As William and Kate go to the United States, the UK royals are embroiled in a fresh racial feud.

ByJosh Taylor

Dec 3, 2022

After Ngozi Fulani disclosed the painful interaction on Twitter, King Charles III moved quickly to expel Lady Susan Hussey from the royal households.
The timing couldn’t have been worse for Britain’s royal family, coming on the heels of a racial crisis involving Prince Harry and ahead of a fresh media push from the outspoken “spare heir.”
Prince William, Harry’s elder brother and heir to the throne, has had to split ways with one of his godmothers after she used racially inflammatory words to a black British woman at a royal function on Tuesday.
After the bitter interaction was disclosed on Twitter by Ngozi Fulani, King Charles III moved quickly to dismiss Lady Susan Hussey from the royal household – all while William and his wife Kate were travelling to Boston.
When Hussey began questioning her about her roots, the Fulani from the United Kingdom claimed she tried to give the 83-year-old courtier the benefit of the doubt.
“But it rapidly dawned on me that this had nothing to do with her capacity to comprehend,” the charity advocate, who works with domestic violence survivors, told BBC radio on Thursday.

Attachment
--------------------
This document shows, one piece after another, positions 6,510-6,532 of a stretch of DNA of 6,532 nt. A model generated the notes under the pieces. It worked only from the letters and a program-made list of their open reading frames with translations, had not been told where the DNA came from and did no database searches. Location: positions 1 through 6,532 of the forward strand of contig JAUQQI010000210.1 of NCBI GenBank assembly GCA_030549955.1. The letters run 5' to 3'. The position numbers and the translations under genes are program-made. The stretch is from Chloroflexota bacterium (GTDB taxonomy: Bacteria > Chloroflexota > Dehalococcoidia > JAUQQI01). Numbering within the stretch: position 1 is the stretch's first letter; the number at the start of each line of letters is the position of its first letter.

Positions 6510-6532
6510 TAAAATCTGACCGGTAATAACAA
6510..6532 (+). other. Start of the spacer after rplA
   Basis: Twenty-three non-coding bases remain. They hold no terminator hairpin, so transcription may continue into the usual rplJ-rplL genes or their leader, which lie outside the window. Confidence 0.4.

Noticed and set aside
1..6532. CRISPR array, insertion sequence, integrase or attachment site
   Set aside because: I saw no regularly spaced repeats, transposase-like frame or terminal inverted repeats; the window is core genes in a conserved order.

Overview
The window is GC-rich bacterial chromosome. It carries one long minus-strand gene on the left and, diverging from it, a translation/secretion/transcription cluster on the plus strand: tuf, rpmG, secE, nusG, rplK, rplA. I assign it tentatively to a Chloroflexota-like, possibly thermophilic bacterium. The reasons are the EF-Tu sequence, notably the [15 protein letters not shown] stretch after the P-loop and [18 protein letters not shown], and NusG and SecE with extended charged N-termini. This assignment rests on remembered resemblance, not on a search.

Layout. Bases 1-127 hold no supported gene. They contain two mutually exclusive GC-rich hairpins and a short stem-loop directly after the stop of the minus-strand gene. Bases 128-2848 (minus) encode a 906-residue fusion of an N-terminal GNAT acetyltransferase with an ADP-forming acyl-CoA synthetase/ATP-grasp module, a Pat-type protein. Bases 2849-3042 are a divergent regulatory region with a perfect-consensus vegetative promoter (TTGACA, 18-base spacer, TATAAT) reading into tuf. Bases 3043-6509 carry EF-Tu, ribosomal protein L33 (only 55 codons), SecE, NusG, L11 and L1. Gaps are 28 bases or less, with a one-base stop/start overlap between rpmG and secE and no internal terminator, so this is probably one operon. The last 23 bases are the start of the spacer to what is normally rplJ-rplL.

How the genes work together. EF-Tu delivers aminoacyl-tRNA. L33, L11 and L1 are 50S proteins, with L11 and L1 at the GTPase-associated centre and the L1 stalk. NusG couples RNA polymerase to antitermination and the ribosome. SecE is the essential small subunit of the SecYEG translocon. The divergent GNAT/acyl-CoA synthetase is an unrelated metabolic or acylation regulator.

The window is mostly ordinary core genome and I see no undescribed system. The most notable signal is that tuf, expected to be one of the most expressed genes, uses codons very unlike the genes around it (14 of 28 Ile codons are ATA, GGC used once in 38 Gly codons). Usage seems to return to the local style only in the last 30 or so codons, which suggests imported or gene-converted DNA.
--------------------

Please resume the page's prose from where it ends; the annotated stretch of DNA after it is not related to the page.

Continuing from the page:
It is the most significant squabble since Charles took over for his mother in September. Hussey was no ordinary courtier; she served Queen Elizabeth II for six decades.
However, she was abandoned abruptly as Charles and William moved quickly to draw a line under the controversy, gaining praise from some black observers.
Shocking’ –
Diane Abbott, the first black woman elected to the House of Commons in the 1980s, said it was “very upsetting” that a black Briton’s identity should be questioned in this way.
She did, however, tell Times Radio that Buckingham Palace had made “progress” on racial issues in the last decade.
The palace appears to have learned its lesson, particularly after Harry and his mixed-race wife Meghan accused an anonymous royal of prejudice in relation to their pregnant child last year.